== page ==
Understatement of the Century

Time Magazine’s “Man, Woman, Thing, or Random Editorial Notion of the Year” is a promotional stunt masquerading as a tradition. Every year, though, Americans* pay attention to it. Why? Ask Charlie Brown why he lands flat on his back every fall.

This annual marketing ritual does have one saving grace: it reliably provokes the savage wit of our Starving Artiste. The magazine misfired badly by featuring a billionaire who wants to go to another planet without having understood this one. Mr. Dater, on the other hand, has once again pinpointed—or pen-pointed—the single most salient thing going on today. Our only quibble is that “…of the Year” is the understatement of the century.

Cheap flim-flammery is all we should expect from a rag with such a pernicious history; in its 98 years, Time the magazine has done more damage than the natural phenomenon after which it is named. Much of that history is archived in the pages of Henry Luce’s weekly news magazine. Don’t take Time’s version at face value, though. Many essential elements are missing, especially certain linkages which would help to explain a great deal of the 20th century’s bloodshed.

Luce was born in China, the son of a Presyterian missionary. That personal connection convinced him, despite ample evidence to the contrary, that he knew all anyone needed to about the Celestial Empire. In this he greatly resembled a powerful contemporary with a similar, if less respectable, connection. President Franklin D. Roosevelt’s grandfather Warren Delano Jr. had made the family’s fortune by smuggling shiploads of opium into China. In fact, many “respectable” American fortunes were founded by 19th century drug pushers.

Even Luce, the missionary’s son, had his own connection to the opium racket. His was just a few steps further removed, in the person of a one-time Person of the Year.

At the height of its power, from the 1930s through the 1970s, Time was a mighty megaphone for the China Lobby. Unelected, uncredentialed, and unchecked, the China Lobby practically dominated U.S. foreign policy.

Mussolini, Hitler, and Stalin were the “strong men” of Europe. Luce tried to mold his own strong man in China.

In 1937 Time named Generalissimo Chiang Kai-shek and his wife Soong Mei-ling—referred to as “Madame Chiang,” of course—as its International Man & Wife of the Year. A rare honor, perhaps, but the couple had appeared on the cover before, in 1931.

“Madam Chiang” made another appearance, solo, in 1943. Far from being outdone, the Generalissimo’s face appeared alone, aglow with all the glory Time’s art department could bestow upon it, in 1927, 1933, 1936, 1938, 1942, 1945, 1948, and 1955.

That’s a lot of hype to lavish on one man, even a supposed ally—particularly when that ally’s corruption was so pernicious that it led FDR to OK his assassination.

FDR’s ire stemmed from Chiang’s habit of demanding ever-greater amounts of aid to support his starving, ill-equipped Koumintang troops. Never mind that they were starving because Chiang was raking off much of the money, or that when it came time to fight the Japanese, or later the Communists, his troops were elsewhere, and otherwise occupied. Among the Koumintang’s other occupations, opium smuggling ranked high.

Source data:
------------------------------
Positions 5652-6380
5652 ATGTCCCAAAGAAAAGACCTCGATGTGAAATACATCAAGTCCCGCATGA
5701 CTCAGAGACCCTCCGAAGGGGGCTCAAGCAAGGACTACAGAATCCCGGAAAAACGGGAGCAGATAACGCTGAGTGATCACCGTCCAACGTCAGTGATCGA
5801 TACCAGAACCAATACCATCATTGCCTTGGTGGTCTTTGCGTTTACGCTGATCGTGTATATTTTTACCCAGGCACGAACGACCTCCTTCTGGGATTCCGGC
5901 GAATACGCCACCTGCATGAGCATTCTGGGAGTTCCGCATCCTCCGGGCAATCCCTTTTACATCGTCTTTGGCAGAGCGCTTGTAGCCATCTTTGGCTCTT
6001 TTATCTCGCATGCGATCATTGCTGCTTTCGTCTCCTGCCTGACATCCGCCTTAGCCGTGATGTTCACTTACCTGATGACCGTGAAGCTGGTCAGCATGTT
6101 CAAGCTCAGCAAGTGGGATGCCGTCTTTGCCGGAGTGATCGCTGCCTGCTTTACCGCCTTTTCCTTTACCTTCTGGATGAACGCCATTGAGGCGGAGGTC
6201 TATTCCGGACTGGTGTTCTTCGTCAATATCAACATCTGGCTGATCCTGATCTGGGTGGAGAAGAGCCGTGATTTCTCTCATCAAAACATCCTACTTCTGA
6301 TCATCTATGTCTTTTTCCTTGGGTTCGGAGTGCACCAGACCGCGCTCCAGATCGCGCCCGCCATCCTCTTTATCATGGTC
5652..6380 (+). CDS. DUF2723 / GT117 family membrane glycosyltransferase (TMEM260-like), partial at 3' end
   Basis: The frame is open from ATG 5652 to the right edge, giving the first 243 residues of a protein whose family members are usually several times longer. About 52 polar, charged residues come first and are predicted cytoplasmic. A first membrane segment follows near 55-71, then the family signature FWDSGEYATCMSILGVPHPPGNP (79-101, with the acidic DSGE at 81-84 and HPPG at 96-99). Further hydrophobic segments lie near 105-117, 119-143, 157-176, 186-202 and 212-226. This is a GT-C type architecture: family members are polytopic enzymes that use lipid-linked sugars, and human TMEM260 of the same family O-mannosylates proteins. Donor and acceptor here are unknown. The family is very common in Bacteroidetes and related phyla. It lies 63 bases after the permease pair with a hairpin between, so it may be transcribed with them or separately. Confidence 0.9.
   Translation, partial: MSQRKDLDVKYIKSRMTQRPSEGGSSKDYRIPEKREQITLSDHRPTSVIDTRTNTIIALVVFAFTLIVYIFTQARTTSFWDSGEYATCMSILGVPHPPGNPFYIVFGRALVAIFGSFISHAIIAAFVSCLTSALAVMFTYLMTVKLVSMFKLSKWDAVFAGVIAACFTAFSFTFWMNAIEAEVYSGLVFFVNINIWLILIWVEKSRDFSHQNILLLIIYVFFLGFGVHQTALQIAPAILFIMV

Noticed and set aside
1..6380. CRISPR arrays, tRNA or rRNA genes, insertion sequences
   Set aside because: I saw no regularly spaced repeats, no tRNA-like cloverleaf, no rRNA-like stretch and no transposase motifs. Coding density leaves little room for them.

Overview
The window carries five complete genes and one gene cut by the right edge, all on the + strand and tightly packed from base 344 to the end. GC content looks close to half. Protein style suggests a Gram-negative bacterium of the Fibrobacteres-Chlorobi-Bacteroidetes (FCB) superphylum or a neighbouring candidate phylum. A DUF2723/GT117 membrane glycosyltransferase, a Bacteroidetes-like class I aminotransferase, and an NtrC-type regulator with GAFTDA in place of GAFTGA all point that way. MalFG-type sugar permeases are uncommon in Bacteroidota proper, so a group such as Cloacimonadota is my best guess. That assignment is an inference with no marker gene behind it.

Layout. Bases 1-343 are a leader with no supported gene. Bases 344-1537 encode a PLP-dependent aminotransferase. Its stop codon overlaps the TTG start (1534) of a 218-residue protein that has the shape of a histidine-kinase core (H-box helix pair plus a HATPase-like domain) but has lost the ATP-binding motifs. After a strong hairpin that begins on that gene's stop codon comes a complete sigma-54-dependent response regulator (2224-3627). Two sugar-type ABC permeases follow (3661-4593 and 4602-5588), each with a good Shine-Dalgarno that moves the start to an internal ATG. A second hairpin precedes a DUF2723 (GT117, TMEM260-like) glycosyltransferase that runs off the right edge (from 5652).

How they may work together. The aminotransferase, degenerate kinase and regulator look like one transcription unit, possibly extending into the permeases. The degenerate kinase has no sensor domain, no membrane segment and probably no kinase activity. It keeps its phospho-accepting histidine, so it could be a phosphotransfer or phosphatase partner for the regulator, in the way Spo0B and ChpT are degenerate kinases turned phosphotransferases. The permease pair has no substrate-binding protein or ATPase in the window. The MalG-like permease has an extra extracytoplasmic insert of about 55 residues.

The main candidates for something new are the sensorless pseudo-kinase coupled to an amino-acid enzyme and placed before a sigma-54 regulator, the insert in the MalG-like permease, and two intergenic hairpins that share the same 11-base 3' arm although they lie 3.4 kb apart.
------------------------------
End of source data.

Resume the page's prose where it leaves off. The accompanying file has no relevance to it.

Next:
Despite his innumerable flaws and failings, Chiang remained a hero in the pages of Time. Its constant cheerleading on behalf of the China Lobby diverted assets from the fight against Japan, and set the stage for wars in Korea and Vietnam.

We have offered this forced march down memory lane with a sense of nostalgia for a better, happier time. Sure, the world was at war everywhere you looked, even as our weapons became ever more frightening. Bellicose fools seemed determined at every junction to make things worse by hook or by crook.

But all throughout we had the hope—perhaps not well-founded, but hope it was—that we might turn things around. Within living memory we had seen peace treaties signed, followed by periods of prosperity.

Most people believed that most other people just wanted a chance to make a decent living so they could raise their families in peace. How could that be too much to ask? Especially here, in the biggest, strongest country on Earth. That ought to matter, right?

Uh, nope. Not anymore, Bunkie.

The moral and political successors to the China Lobby think there has been entirely too much democratizing going on around here.

Bolstered, like Luce, by the strength of their misguided opinions, they have diligently labored to make sure that policies the public favors by two-to-one majorities don’t stand a chance in Congress.

If the people don’t like it, let them pester the Supreme Court, where perjurers in black robes can solemnly pronounce their concerns to be irrelevant and immaterial.

We have even lost the comforting notion that we might be overstating the magnitude of the threat. Former New Hampshire Supreme Court Chief Justice John Broderick wrote on Monday, in the Hollowed Out Local Daily, that “Republicans in Congress and…legislatures across the country are actively working to grind our democratic process to a halt and replace it with autocratic rule.”

Having stolen nearly everything that’s not nailed down, the GOP has taken to toting claw hammers and crowbars.

Certain things, though, can never be stolen, only cherished and used, or surrendered: our hope, and our will to fight back.  


* For the purposes of this Rant we will write as if the Americas were uninhabited outside the U.S.A. Our apologies to the non-U.S. citizens who outnumber us by a margin of two-to-one.

† The bumpoff was requested by General “Vinegar Joe” Stillwell, FDR’s liaison to Chiang’s Koumintang, and was thwarted by—surprise, surprise—the China Lobby. See our Volume 265, No. 19; June 4, 2021.

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